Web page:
• The text in that dialog might tell you that unchecking that box will make Scriv use standard macOS converters. Last I heard the text in the dialog was just outdated.

Nice work, GR, thanks!

I will look into that ASAP and post here with what I find.

I did testing, and you were exactly right, GR. Many thanks.

So, I have set my preferences like this:

And here’s a question and a comment.

QUESTION: L&L strongly recommends that use the enhanced converters, but I’m not clear on what kinds of problems I’ll encounter if I don’t. The manual says,

Does that warning apply if I select “Export as RTF-based doc file”?

COMMENT: It’s unclear which checkbox the text that starts with “if enabled” refers to.

Finally, unless there’s something funny about my setup (which I doubt. It’s very plain vanilla), this is a stealth problem that could hit a lot of users. You might want to find some way to let users avoid it.

AFAIK, this is a problem with the documentation not matching reality, both in the dialog box and in the manual. I believe this was due to the experimental nature of the new in-house Word converter when it was first released. But there’s ample evidence now that the in-house converter is superior to the third-party (Aspose?) converter in many respects. L&L, perhaps it’s time to clean this up.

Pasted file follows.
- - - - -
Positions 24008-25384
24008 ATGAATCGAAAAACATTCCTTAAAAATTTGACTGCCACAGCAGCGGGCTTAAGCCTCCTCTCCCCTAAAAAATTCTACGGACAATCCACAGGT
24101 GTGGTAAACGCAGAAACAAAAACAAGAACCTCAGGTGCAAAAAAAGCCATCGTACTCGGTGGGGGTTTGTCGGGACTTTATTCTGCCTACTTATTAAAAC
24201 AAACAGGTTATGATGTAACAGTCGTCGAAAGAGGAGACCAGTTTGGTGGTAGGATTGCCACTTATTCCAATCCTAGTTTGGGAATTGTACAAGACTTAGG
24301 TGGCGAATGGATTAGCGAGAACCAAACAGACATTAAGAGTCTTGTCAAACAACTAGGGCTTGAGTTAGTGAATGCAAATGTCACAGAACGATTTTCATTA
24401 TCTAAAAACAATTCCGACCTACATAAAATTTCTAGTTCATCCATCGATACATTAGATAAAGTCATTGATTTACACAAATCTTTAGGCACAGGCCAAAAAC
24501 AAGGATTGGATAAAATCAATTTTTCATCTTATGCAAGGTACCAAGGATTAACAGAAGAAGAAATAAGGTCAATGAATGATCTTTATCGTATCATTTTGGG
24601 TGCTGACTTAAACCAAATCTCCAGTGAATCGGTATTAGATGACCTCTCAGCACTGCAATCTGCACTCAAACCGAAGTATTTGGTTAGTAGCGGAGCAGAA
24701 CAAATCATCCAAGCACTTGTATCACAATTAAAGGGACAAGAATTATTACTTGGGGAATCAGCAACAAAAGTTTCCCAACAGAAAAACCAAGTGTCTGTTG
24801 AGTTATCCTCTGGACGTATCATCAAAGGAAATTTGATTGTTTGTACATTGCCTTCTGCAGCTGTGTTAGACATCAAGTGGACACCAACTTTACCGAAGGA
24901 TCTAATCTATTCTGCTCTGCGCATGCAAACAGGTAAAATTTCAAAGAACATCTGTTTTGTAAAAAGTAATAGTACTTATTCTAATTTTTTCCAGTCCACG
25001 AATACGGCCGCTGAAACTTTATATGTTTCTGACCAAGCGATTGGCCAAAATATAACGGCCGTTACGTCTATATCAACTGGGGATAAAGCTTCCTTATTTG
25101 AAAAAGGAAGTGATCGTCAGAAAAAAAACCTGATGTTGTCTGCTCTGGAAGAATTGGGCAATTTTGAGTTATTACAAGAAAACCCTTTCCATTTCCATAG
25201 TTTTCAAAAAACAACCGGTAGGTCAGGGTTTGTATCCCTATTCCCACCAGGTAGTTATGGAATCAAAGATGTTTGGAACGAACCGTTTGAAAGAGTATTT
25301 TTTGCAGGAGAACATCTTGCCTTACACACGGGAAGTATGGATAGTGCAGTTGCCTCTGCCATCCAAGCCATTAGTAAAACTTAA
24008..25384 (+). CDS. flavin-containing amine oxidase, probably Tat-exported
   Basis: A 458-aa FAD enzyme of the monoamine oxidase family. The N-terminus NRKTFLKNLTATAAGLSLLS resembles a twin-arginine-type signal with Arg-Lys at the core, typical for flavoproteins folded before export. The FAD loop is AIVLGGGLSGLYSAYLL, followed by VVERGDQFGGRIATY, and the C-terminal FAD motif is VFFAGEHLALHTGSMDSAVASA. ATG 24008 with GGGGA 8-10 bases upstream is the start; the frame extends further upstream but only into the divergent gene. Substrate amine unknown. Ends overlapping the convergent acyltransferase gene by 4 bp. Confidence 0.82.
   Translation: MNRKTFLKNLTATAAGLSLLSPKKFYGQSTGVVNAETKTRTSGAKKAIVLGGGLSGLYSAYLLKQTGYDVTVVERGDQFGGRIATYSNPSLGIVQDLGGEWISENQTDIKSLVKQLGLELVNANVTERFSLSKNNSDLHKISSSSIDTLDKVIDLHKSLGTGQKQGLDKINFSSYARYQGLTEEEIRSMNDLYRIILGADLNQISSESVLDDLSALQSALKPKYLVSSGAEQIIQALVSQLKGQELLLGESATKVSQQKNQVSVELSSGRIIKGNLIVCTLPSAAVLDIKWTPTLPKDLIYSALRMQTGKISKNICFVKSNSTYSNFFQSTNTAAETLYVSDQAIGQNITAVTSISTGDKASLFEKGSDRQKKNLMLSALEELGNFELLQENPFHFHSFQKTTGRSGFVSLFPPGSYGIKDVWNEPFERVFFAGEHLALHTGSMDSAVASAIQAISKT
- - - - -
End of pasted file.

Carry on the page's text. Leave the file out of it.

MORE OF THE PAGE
In that case, using the enhanced converters should not be the default. That’s what got me into trouble.

Glad you got it sorted, Trb-AL!


p.s. I guess having the enhanced converter be the default would have made sense (as the best available) at the time, i.e., when you installed your Scriv 3.